Unfortunately, in the hospital that I was in at the time, they didn’t give me a choice of flavors.  I probably would have picked the cherry also, as it is usually a strong flavor.  As far as the number of tests that you had, two dozen is no big deal – because you’re alive and healthy.  That’s all that matters.

  13. barkingspider07 on

    Good luck with your next colonoscopy. Doing what you are supposed to do, I’m sure that you will get a clean bill of health and live a long and happy life.  

  14. I had my first a few months ago and the prep consisted of 2 dulcolax the evening before you stop eating and then magnesium citrate the following afternoon. Much easier but still intense when it kicks in. It would have been so easy to just blow it off but I’m glad I got the damn thing over with.

  15. Thanks for sharing. I had my first colonoscopy at 54. Because of the cancerous tumor (1 out of 3) they found I am having my recommended 3 year colonoscopy this month. You don’t have to tell me twice. 

  16. Thank you.

    There is something else you can take instead, only a pint, but my doctor doesn’t believe in that.

    Actually you have to drink three liters of the liquid in 4 to 6 hours.  Very Salty is only one of the flavors available. There is also cherry, pineapple, lemon, orange and maybe more.  I’ve tried them all and finally settled on the cherry which for me is the least objectionable. I tried the lemon flavor and since then I come to hate lemonade because of it which I used to like. 

    I’ve lost track of how many I’ve had already, at least 2 dozen. It’s actually no worse than a trip to the dentist.

  17. i think they got it wrong, at least partially wrong. older russian folks USUALLY go to russian doctors.  russian doctors do the procedure, yet find better (more expensive precedures) to bill for than colonoscopy. statistics are based on insurance company/medicaid/related reportings

  18. barkingspider07 on

    Wow Bus, you were so young to have cancer.  I know that the disease does not discriminate because of age, but it is always a horror to me when someone so young develops such a horrible disease.  Thank goodness you (and your cousin) are doing well.  I hope that continues for a very long time.  

    Wow – I totally blocked out the prep.  Everyone, it is not the worst thing in the world, you just have to drink like a half gallon of very salty liquid.  In the beginning, I kept gagging, then I just held my nose, and pretended like it was a shot of Patrone.  The doctors and nurses in the hospital were toasting with me.  They made it bearable.  I did live through it, and so will you.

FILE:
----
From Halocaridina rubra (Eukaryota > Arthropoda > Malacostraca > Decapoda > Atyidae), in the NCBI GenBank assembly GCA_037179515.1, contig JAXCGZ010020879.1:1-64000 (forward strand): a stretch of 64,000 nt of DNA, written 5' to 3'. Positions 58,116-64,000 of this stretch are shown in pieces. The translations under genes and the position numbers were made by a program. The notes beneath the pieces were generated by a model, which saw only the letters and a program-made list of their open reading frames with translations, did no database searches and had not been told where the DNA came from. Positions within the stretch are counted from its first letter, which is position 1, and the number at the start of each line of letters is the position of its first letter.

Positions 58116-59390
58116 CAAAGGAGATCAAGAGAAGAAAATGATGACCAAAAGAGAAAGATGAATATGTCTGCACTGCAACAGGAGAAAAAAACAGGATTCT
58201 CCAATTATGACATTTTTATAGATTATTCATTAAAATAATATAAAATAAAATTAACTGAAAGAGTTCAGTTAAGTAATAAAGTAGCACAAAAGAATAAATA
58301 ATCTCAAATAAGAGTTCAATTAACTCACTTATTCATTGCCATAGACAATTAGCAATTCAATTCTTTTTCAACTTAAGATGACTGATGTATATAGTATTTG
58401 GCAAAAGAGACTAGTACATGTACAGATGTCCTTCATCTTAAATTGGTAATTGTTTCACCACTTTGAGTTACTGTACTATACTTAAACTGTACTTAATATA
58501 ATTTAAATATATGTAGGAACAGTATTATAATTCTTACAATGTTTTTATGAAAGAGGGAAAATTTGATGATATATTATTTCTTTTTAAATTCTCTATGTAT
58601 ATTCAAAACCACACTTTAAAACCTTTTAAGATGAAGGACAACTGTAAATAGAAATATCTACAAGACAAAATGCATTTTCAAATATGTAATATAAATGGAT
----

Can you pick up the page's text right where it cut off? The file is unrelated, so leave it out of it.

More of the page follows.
19. Don’t listen that you need to start getting screened at age 50.  Start at age 40.   I had colon cancer at 43. My only symptoms were severe cramps three times, then blood in the stool, a lot of it. I must have been at high risk and didn’t know it.  Years later I found out that one of my cousins also had it a few years earlier. That was 20 years ago and we are now both fine.  Barkingspider is correct. You won’t feel a thing. The worst part is the preparation, not the procedure.

    But like anything else, there are risks involved. Make sure you go to someone you can trust, preferably a recommendation from a friend. I heard of one horror story that I won’t repeat. But those are exrtremely rare. I will repeat, you won’t regret getting this test, but you might regret not getting it.  Be safe, not sorry.

    Also, there are other alternatives to a traditional colonsocopy, but they are not as effective.

  20. barkingspider07 on

    I found the jokes at the beginning of this article very funny (seriously – esp the Johnny Cochran joke!), but this is a very serious issue.  I am 52 years old and had my first colonoscopy last October.  They found 2 polyps and removed them.  Really friends, do this.  It is no joke.  I’m glad that I had it done, because my grandfather had colon cancer.  One of my neighbors had it and went through hell.  He had part of his colon removed and they hooked him up to a colostomy bag.  He had that removed later on, then didn’t live too long.  The cancer spread through his body and to his brain.  I don’t want to end up like this, AND NEITHER DO YOU!!  Trust me, you won’t feel a thing.  Tell the anesthesiologist that you are a combative patient and need to be put into a deep sleep (my line – you’re welcome to use it!). I woke up in recovery, feeling fine, albeit gassy (forgive me).  It is a test that you will never regret.  The only way you will fail, is if you do not have it done.